Is that a true Walt Disney Imagineering back story?
Well, it’s true that it is a story, but, no, it is merely a fanciful anecdote I just created on the keyboard. It seems to makes sense with the elaborateness of detail giving it more credibility.
WDW cast members do the same sort of thing all the time to fill in the vacuum of not knowing the real story.
Imagineering even has a term for this type of story invention created by cast members and guests: “logical erroneous conclusion”. Basically, the term refers to adding two and two together and getting five or seven or something other than the real answer. It seems to make sense from observation or imagination, but it has no basis in what was actually intended.
For instance, the architectural structures on top of WDW’s Haunted Mansion are not chess pieces even though they might remotely resemble them.
In the early days of Eisner’s management to reinforce his “Everything Speaks” concept, Imagineers were encouraged to create convoluted backgrounds for the simplest of things, from a new cart serving early morning coffee in the lobby of the Wilderness Lodge to a broken-wheeled wagon in Frontierland selling French fries.
Disney Archivist Dave Smith actually stopped collecting those tales because they didn’t seem to come intrinsically from the item but were just awkwardly overlaid and were often too excessive and long-winded.
Neither guests nor cast members understood or accepted that the Rock’n’Roller Coaster attraction was in 1940s Hollywood because it was actually a popular recording studio in the 1930s that closed because of the disaster at the Hollywood Tower Hotel in 1939. It struggled for many years to survive its “bad omen” reputation associated with that incident but finally re-opened.
It never seemed to bother guests that it was there at all nor occur to them that it exists where it is today simply because that is where land was available to build and operations needed some other attraction to handle the crowds being drawn down to the dead end Sunset Boulevard.
Often times, even in Walt’s era, decisions about the park were based on finances and not necessarily storytelling. Adventureland got moved to a different location than originally planned because there were existing trees in an area and that would cut the costs of landscaping.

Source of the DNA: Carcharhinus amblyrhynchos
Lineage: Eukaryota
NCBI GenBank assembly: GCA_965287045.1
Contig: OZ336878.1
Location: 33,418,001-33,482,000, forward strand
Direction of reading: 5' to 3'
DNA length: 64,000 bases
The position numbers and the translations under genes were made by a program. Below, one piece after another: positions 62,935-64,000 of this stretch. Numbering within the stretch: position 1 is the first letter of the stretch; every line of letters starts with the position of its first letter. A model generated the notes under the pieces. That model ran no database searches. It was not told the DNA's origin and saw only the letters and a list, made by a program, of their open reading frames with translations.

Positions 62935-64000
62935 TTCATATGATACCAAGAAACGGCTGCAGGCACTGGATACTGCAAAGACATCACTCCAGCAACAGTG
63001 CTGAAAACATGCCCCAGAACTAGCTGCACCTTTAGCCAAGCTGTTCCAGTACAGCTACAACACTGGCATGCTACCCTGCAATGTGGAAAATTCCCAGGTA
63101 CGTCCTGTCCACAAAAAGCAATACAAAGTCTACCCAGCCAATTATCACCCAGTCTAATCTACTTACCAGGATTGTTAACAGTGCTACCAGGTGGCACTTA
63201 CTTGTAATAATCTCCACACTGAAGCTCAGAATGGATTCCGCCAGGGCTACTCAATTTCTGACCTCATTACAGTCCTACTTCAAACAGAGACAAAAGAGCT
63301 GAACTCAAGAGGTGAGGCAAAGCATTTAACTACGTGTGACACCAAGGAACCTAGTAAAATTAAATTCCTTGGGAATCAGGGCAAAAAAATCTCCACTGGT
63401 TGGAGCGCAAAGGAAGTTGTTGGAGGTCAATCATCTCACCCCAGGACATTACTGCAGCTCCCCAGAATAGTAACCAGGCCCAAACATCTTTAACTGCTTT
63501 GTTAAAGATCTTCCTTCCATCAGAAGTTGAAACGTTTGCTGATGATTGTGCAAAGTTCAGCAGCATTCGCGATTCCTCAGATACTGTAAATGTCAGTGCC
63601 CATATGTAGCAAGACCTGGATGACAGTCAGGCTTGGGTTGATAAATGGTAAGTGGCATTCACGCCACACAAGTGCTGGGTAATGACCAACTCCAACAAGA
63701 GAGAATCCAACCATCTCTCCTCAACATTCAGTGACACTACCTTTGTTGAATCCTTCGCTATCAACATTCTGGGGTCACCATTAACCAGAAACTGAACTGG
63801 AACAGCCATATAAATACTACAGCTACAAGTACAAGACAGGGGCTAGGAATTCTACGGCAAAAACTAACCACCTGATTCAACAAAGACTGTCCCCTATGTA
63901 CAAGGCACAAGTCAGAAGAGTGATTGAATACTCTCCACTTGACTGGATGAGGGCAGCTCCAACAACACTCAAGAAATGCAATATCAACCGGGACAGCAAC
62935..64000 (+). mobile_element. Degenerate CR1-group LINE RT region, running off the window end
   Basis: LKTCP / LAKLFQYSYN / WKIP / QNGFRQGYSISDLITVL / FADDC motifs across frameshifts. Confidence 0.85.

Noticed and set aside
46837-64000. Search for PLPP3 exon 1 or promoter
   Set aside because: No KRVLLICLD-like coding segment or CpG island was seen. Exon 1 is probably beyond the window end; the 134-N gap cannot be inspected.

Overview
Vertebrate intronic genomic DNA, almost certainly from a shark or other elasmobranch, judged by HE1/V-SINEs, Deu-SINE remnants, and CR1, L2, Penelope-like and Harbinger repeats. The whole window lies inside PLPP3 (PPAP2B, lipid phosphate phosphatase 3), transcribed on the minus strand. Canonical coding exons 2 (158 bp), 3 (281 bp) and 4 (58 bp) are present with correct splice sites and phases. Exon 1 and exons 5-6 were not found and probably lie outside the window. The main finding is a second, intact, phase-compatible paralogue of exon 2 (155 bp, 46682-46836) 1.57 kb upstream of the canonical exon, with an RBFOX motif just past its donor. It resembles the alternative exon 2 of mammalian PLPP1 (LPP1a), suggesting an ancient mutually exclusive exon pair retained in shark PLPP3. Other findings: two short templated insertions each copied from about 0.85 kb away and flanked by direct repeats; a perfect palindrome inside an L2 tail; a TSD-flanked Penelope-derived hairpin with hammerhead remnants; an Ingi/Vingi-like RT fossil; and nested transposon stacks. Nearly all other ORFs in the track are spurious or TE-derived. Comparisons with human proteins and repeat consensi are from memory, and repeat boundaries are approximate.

Drunk partiers at Pleasure Island had no interest spending their evenings in learning the complicated story of Merriweather Adam Pleasure by reading the many plaques installed outside of the nightclubs. As venues closed and were replaced by other entertainments, it became even more complicated to try to integrate the new additions into that muddled storyline.
Disney needn’t have tried to bother because guests didn’t care. Guests may care about some obvious contradictions like a spaceman walking through Frontierland, but many other things are just not important enough to be on their radar.
Cast members have created a faux atmosphere in some areas because they were never trained about the intended story. During Walt’s era, standard operating procedure handbooks included the historical and story background of the attraction. The one for the operation of the Submarine Voyage had a lengthy introduction written by Admiral Joe Fowler himself.
To save money and try to prevent possible future legal issues that cast members were not following approved procedures, those training manuals no longer physically exist.
So, cast members at Twilight Zone Tower of Terror act as if they are dead which irritates Imagineers constantly. An Imagineer responsible for the attraction told me: